• Break up blocks of text. Text-heavy responses become difficult to read. Help maintain the buyer’s attention by breaking it up into shorter paragraphs with imagery slotted between

• Improve the overall visual appeal of a document, giving it a more professional feel.

To make this quicker and easier, build a library of sector-specific photographs.


Make sure your up-to-date certificates are to hand and filed in an easily accessible place. The required levels of insurance vary hugely dependent on the size and scope of each contract; however, it can be beneficial to look at previous iterations, or other contracts within the same marketplace to see what minimum amounts of cover are most required. As a basis, buyers will require the following three types of cover as a minimum:

  • Employers Liability
  • Professional Indemnity
  • Public Liability


These accreditations will assist in winning bids and getting onto frameworks easier. If you do not hold them, you may need to prove that you have suitable systems in place to comparable standards or confirm evidence you are working towards them or will have them in place prior to contract award. But if you have them, having the certification and manuals up to date in a single folder will make it really easy. Ensure you set a reminder to update them.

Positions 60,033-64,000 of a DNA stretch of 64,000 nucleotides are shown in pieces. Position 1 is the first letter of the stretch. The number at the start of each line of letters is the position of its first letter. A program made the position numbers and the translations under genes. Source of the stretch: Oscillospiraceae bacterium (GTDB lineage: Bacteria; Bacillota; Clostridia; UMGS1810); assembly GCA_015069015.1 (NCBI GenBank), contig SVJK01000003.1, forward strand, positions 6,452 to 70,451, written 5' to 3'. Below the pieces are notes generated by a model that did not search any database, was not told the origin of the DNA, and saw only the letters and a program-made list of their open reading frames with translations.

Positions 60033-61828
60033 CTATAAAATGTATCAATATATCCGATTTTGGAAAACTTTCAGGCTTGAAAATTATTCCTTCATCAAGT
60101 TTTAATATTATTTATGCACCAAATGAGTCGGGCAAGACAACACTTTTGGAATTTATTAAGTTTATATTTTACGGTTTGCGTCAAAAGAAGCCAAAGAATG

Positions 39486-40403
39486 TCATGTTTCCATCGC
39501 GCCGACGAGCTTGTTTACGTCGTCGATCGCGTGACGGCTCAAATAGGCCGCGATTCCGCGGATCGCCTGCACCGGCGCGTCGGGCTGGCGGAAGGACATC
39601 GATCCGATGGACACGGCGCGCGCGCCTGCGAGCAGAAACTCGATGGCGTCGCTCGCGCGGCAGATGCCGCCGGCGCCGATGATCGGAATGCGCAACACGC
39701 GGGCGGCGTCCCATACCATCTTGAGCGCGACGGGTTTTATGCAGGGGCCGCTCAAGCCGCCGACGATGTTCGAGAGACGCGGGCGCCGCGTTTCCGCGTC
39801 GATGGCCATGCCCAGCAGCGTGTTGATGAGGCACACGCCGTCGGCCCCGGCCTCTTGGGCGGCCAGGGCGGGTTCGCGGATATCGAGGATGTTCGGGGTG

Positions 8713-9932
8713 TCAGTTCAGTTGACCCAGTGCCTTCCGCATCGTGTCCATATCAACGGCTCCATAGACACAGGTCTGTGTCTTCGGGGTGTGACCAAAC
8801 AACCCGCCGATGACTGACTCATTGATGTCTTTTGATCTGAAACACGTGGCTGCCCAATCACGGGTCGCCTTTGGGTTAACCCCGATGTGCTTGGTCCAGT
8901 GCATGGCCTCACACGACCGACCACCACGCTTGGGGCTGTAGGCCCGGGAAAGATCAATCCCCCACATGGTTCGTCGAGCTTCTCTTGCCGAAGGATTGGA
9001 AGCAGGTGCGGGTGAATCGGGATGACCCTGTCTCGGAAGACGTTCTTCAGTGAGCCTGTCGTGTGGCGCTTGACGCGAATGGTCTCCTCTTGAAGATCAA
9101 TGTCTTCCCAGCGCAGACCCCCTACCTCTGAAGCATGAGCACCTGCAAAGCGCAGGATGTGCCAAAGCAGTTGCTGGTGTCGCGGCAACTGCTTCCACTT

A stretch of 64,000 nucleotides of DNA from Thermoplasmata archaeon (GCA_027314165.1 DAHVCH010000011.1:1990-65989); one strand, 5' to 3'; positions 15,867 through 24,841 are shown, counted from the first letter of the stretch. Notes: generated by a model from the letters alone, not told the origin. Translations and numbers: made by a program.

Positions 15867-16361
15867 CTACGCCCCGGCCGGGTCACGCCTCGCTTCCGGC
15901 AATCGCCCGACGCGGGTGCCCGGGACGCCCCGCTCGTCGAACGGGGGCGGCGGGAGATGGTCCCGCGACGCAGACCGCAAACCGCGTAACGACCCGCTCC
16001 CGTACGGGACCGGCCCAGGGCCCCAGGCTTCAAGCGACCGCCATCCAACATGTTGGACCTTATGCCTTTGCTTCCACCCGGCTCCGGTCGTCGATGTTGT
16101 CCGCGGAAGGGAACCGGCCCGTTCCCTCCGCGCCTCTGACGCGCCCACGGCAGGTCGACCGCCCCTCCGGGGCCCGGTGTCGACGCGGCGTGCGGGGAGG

ISO 9001 - Quality Management

ISO 14001 - Environmental Management

ISO 27001 - Information Security – covers all data, including non-digital

Cyber Essentials - Cyber Essentials Certified or CE+. These cover all digital information and networked IT assets.

It is also important to note that for construction and rail-related companies, or those offering services to those industries, you may be required to evidence accreditations that are common in those spheres but may not appear relevant – such as Constructionline or RISQS. It is a common misunderstanding but could save valuable time and energy to have these accreditations up to date. We have noticed that certain awards, such as Health and Safety ISO 45001 are becoming more necessary for those clients working in construction or rail-related sectors.

While ISO accreditations are not always mandatory, they are vastly beneficial. For example, an accreditation we've seen emerging increasingly in this sector is ISO44001, which is the standard for collaboration. It's rarely a mandatory requirement but is increasingly being used as a differentiator. Of course, within your specific area of Professional Services, there may be other required accreditations which you will need to hold in order to participate in both public and private sector tenders.

Policies and Systems

Below is an example list of the policies and systems you may need to have in place for Professional Services tenders or frameworks.